Congress pays heavy price for GST obduracy
One can hear the silence and visualise jaw-drops in the Congress High Command drawing room at the results of a just released ABP News-Nielsen survey of the national mood. The figures speak for themselves.
Indians believe that Narendra Modi is the best Prime Minister since independence, followed by Mrs. Indira Gandhi and Atal Behari Vajpayee: their ratio of support is 32 percent, 23 percent and 21 percent.
If a general election were held today, after 18 months in office, NDA, under Narendra Modi's leadership, would get a clear majority of 301 seats in the Lok Sabha.
The Congress leadership has, during internal discussions with MPs, justified the hit-stall-run tactics in Parliament by claiming that the strategy of obstinate obstruction is paying dividends without extracting any political cost. This is supplemented by the assertion that nothing has gone down faster in the last year than the Prime Minister's personal stock. This survey results indicate the precise opposite.
A clear majority of 58 percent consider Narendra Modi the most popular leader in the country. Next in queue is Rahul Gandhi, but the difference between them is substantial. Rahul Gandhi gets only 11 percent support. Equally significant is the revelation that the BJP vote has actually risen substantially rather than declined, and Congress support has dropped dramatically. In the 2014 general election, Congress achieved a historic low of 19.52 percent; today it would get only 14 percent. This is the price that Congress is paying for Rahul Gandhi's obduracy.
The small slippage in NDA seats has been largely picked up by other parties in Congress-led UPA. The survey does not offer specific details about how many seats Congress would now win.
Why has this happened? Witness the public reaction to Congress blockade of Rajya Sabha and its repeated sabotage of the GST bill. 44 percent of respondents believe that opposition parties [primarily Congress] are not allowing the government to pass the GST bill; only 30 percent support Congress. The government's economic programme also wins endorsement, with 48 percent saying that the economy has improved.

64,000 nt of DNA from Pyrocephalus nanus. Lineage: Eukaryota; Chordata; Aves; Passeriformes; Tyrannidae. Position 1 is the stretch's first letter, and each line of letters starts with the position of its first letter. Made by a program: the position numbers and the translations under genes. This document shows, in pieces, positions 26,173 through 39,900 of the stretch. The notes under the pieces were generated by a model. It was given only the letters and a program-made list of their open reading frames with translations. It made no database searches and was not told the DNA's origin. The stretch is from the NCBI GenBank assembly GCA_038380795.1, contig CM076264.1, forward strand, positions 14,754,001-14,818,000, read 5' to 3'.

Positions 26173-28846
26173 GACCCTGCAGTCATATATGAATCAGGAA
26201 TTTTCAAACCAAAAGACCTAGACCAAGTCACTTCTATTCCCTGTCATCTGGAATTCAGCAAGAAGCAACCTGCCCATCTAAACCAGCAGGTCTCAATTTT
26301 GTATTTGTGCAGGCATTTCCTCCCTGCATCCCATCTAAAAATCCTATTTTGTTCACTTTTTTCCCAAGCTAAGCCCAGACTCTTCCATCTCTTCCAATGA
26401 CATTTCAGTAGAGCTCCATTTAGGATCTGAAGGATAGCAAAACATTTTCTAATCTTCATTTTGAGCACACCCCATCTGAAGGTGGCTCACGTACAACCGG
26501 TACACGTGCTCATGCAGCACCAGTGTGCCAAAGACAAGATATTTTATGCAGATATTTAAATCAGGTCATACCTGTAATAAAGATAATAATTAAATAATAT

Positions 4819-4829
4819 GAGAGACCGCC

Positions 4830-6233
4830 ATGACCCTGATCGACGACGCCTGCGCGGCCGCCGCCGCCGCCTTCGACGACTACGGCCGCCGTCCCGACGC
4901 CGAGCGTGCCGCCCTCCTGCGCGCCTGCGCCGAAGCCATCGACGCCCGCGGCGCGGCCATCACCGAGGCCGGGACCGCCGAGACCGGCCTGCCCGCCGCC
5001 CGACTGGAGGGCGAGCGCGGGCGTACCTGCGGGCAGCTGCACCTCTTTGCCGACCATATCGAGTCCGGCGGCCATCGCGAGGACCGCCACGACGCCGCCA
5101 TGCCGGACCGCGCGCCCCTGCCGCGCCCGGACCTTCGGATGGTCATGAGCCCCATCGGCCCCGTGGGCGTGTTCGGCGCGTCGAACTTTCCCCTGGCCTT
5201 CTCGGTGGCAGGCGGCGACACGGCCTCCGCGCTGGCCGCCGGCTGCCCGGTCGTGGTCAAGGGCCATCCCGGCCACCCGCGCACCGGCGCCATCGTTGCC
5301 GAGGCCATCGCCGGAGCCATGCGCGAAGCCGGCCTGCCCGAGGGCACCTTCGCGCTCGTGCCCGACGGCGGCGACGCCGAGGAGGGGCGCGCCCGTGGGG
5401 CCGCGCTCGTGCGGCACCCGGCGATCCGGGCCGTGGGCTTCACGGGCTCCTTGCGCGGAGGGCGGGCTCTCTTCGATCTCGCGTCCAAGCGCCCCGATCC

Even without statistical corroboration this should have been a no-brainer. Voters will always reject any political party that obstructs economic growth. GST is recognised as a positive enabler; and Congress objections seen for what they are - nothing but cynical manoeuvres to wreck growth so that the Modi government cannot claim credit. Congress is taking revenge upon the voter for its defeat in 2014. Why should the voter forget or forgive this?
The Prime Minister's approval ratings are even more remarkable if you factor in the reality that some sections of the electorate are still implacably opposed to him, irrespective of how his government performs. Democracy has its share of emotive and even irrational responses. These can be overcome with good governance, but that takes time. What, however, remains indisputable is that a clear majority is convinced that the Prime Minister is exceptional, his government is sincere and the economy is moving in the correct direction.
Two elements of the current mood are particularly interesting. One is the slow but sure recovery of the Left. It would win 20 seats now, after the wipe-out of 2014. Its tally in the East, for which read Bengal and Tripura, rises from four to nine. Since the Left did not evaporate in Tripura, the recovery must be in Bengal. This questions, even if it does not fully negate, the conventional view that Mamata Banerjee and her Trinamul Congress are going to be re-elected easily in this summer's Assembly elections. Nothing is easy in any democracy; as far as Indian elections are concerned, you can erase that word from the dictionary.
Note another trend in the East. While NDA suffers a drop of 15 seats from its 2014 tally, it will still get 42 Lok Sabha seats from Bihar, Bengal, Orissa and North East, with 31 percent of the vote. The implication is evident. When the Prime Minister asks for a vote for his government at the centre, there is a sharp spike upwards.
Second, there is overwhelming support for the Prime Minister's Pakistan policy and his efforts to revive the dialogue with Islamabad. This view has survived the setback to this process in Pathankot, for the opinion poll was conducted after the terrorist attack. There is a yearning for normalcy in the subcontinent, although never at the cost of security. Prime Minister Modi has gauged the public mood to a nicety. Equally, there is applause for the Prime Minister's overall foreign policy: 50 percent agree with what he is doing, and only 35 percent disagree.
Will this survey persuade Congress to change course during the Budget session of Parliament? The answer is up to Congress leaders. But in order to hear a wake-up call you do have to take your head out of the sand.
The writer is an eminent Indian journalist and author. Currently, he is the National Spokesperson of the BJP and Rajya Sabha MP from Jharkhand.